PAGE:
The Roundup -

County Agent Update

 


With the start of a new year, there are many “New Year Resolutions” that some of us may create for ourselves and our families. But what about for our livestock? Carl Dahlen, NDSU Extension Beef Cattle Specialist wrote an article a few years back which will always be an important issue. “The 5 W’s of Managing Feed Delivery” talks about the “Who,” “What,” “Where,” “When,” “Why,” and “How” of feeding situations. https://www.ag.ndsu.edu/cattledocs/ranch-hand-newsletter/the-5-w2019s-of-managing-feed-delivery. Looking at your feeding practices for cattle management may alter how they calve and help them stay alive during the cold winter months. First we will start with the “Who,” this is used to describe the animals being fed. During the colder months, many ranchers will have their cattle closer to home. Breaking down what is being fed, such as, cows, bulls, steers and heifers is important because they all require different nutrient levels and feed allotment. Refining the above classes in more detail is possible as well, potential cow groups include pregnant cows, open cows, young cows, thin cows, cows with excess condition, cows that are going to calve early and cows that are going to calve late. Splitting the cows, heifers, bulls and steers into more refined groups may not be realistic on your ranching operations, but knowing what you have in each pen can help you adjust the feed that is needed.

Next we will talk about the “what”, as in what feed resources and feedstuffs are available in your area and on your operation. Not all cattle producers test the quality of all their feeds, but it is an important factor in the “what” question. The quality of your feed may change over time depending on the storage method and the time that it has been stored. That should be taken into consideration as the storage time may alter the intake characteristics of that feed. Improper storing can cause feed that ends up molding because of moisture and excessively dry or old feed. Monitoring your feed stock is important, we always want to produce the best quality animal off of our operations, testing your hay or feedstuffs quality could help your operation meet their goals.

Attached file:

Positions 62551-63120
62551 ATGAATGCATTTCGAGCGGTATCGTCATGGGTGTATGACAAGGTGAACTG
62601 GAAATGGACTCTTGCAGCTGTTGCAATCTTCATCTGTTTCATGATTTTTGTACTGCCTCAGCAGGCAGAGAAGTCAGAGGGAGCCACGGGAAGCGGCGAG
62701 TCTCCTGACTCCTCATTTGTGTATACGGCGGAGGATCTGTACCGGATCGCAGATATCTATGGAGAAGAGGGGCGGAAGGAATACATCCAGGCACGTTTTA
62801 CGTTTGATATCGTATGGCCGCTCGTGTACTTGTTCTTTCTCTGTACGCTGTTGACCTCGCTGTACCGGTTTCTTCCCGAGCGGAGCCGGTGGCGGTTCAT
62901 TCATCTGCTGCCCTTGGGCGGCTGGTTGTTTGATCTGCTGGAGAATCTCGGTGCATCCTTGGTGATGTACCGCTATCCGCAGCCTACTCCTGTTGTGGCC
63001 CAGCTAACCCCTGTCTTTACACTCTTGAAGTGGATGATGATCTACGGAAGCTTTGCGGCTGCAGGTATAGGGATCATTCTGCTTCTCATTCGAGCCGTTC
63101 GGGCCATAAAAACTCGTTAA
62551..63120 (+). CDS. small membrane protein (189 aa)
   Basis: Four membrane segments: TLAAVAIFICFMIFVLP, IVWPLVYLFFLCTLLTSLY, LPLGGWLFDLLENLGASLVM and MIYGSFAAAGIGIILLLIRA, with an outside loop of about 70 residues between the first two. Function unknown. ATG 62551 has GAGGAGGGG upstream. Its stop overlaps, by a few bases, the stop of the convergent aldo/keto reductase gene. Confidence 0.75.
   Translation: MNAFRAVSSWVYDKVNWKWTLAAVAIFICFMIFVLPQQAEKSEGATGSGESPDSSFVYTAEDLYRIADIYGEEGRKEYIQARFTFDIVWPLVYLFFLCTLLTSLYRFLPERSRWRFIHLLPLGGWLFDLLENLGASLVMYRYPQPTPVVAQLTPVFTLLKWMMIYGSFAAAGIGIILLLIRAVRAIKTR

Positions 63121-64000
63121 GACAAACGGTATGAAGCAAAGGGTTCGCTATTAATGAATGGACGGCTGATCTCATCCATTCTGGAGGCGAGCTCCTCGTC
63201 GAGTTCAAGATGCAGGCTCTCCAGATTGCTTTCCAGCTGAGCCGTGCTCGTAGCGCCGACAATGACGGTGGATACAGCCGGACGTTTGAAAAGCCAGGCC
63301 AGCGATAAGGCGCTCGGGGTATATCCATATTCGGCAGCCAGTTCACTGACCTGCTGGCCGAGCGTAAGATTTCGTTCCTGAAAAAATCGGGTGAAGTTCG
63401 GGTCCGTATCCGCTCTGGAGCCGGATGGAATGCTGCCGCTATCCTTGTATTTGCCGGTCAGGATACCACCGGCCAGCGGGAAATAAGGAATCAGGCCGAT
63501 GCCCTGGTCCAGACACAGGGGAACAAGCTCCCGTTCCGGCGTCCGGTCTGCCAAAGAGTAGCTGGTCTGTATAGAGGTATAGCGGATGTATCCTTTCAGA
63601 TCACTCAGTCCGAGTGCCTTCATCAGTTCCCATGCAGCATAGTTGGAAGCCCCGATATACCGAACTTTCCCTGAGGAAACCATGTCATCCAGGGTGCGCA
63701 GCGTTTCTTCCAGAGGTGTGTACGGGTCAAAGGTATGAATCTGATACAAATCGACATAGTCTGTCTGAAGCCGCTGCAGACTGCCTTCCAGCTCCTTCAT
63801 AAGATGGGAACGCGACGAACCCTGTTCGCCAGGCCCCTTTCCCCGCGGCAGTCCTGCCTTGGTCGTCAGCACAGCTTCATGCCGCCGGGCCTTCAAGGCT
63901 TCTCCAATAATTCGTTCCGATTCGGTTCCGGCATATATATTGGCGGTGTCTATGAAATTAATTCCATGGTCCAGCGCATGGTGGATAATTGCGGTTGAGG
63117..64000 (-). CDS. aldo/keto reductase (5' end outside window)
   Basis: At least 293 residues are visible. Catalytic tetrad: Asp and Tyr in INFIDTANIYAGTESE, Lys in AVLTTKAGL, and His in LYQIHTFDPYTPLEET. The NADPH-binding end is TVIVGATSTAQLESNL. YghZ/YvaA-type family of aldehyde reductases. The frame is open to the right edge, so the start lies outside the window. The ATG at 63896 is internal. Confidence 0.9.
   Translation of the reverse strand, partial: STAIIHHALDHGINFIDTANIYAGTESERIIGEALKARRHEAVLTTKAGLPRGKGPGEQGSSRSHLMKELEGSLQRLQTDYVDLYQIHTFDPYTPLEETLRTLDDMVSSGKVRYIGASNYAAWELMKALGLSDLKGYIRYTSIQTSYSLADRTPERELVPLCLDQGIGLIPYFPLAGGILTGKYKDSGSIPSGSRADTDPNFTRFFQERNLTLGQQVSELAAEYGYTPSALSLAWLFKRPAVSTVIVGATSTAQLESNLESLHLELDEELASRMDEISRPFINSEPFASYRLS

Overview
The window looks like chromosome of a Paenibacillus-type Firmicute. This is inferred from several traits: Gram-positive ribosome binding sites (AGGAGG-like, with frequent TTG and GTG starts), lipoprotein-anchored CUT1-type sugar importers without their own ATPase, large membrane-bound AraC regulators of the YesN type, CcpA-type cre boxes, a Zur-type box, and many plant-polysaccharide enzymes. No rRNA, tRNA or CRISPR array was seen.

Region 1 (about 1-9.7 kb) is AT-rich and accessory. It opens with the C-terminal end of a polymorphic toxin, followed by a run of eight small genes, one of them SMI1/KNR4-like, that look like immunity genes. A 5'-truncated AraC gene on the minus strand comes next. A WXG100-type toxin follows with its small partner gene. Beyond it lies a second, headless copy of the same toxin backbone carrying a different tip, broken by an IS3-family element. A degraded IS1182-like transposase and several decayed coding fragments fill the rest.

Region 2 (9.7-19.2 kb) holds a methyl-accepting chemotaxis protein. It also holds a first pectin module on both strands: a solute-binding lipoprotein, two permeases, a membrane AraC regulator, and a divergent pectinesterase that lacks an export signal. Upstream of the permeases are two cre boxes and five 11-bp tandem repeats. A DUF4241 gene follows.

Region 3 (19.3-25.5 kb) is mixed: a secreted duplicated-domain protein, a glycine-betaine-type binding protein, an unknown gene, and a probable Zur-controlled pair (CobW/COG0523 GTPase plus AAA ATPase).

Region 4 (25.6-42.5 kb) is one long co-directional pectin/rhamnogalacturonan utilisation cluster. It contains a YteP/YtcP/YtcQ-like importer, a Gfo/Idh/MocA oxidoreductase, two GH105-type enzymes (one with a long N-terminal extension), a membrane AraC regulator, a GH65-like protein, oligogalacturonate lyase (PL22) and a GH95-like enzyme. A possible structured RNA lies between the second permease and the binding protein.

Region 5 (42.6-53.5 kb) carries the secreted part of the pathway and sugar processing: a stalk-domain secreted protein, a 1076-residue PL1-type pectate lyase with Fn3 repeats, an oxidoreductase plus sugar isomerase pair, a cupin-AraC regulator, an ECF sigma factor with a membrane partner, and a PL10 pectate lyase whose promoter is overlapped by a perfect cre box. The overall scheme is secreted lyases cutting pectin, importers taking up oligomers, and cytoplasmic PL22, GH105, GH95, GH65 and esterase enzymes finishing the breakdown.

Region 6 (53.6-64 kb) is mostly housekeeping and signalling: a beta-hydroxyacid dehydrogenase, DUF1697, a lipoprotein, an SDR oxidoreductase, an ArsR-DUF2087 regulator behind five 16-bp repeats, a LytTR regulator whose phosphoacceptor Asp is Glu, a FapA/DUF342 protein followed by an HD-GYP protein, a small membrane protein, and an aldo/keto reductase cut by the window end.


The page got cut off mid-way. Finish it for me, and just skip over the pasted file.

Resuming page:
The “where” may be the most variable of the topics in this article. Dahlen states that this might be pretty straightforward; “the cattle area fed in that pasture with all the inverted tires in it”. However, daily environmental changes can alter the nutrient needs of your cattle. The thermoneutral zone (TNZ) is a range of temperatures that cattle do not use energy to stay warm or to keep cool. Temperatures below, as well as above, this range require energy expenditures and may need to compensate for temperatures way below the TNZ range. Cattle can deal with the cold weather of North Dakota on their own, but when you add in the wind, cold and moisture, it can be devastating on our herds. Blocking the wind, and/or moisture by using bedding or a covered area can help keep cattle dry.

Next I will mention the “why”, every group of cattle has a reason for being on an operation and the “why” component of a feed program defines that reason. One example of “why” we feed cattle is because they are hungry. Another example is if you have a group of cows that you want to gain weight within a set time period so they will be in a good body condition when it comes time to calve. Another reason may be that better quality feed was delivered to all cows on the operation because calving season is approaching and cows have greater nutrient needs.

The last of the five W’s is “when:” cattle thrive on consistency and defining a consistent time to deliver feed can be very beneficial. In addition, as we increase our expectations of cattle performance, we magnify the effects of consistency. Feedlot cattle on high-grain diets can benefit from or be harmed by consistency and lack thereof to a greater extent than stock cows with free access to hay. Humans may view feeding cattle in the morning or in the evening, as a breakfast and dinner situation, but cattle may experience this quite differently. About four to six hours after feeding, the greatest amount of heat is produced naturally as cattle digest their feed. In the coldest of the winter months, feeding cattle in the late afternoon may help keep them warm throughout the night as that is when they naturally produce more heat. In addition, feeding cattle at night can have advantages of moving a great proportion of cows to calve during the daylight hours.

This article has now talked about the 5 W’s. Now to talk about the how. This will help producers get the ration as printed on the feed bag to what is being fed to their cattle. Certainly, adding specific weights of each ingredient to a feed mixer in the same order and mixing it for the same amount of time will result in a consistent diet. Precision feeding is not limited to those with a total-mixed-ration mixers equipped with scale heads and load cells. By weighing a 1-gallon bucket of feed and determining the amount of space in a loader bucket, producers can determine how much weight a load would be.

The NDSU Extension staff, Desire’e, Mindy, Linda and myself would like to wish you all a wonderful and safe New Years!

 

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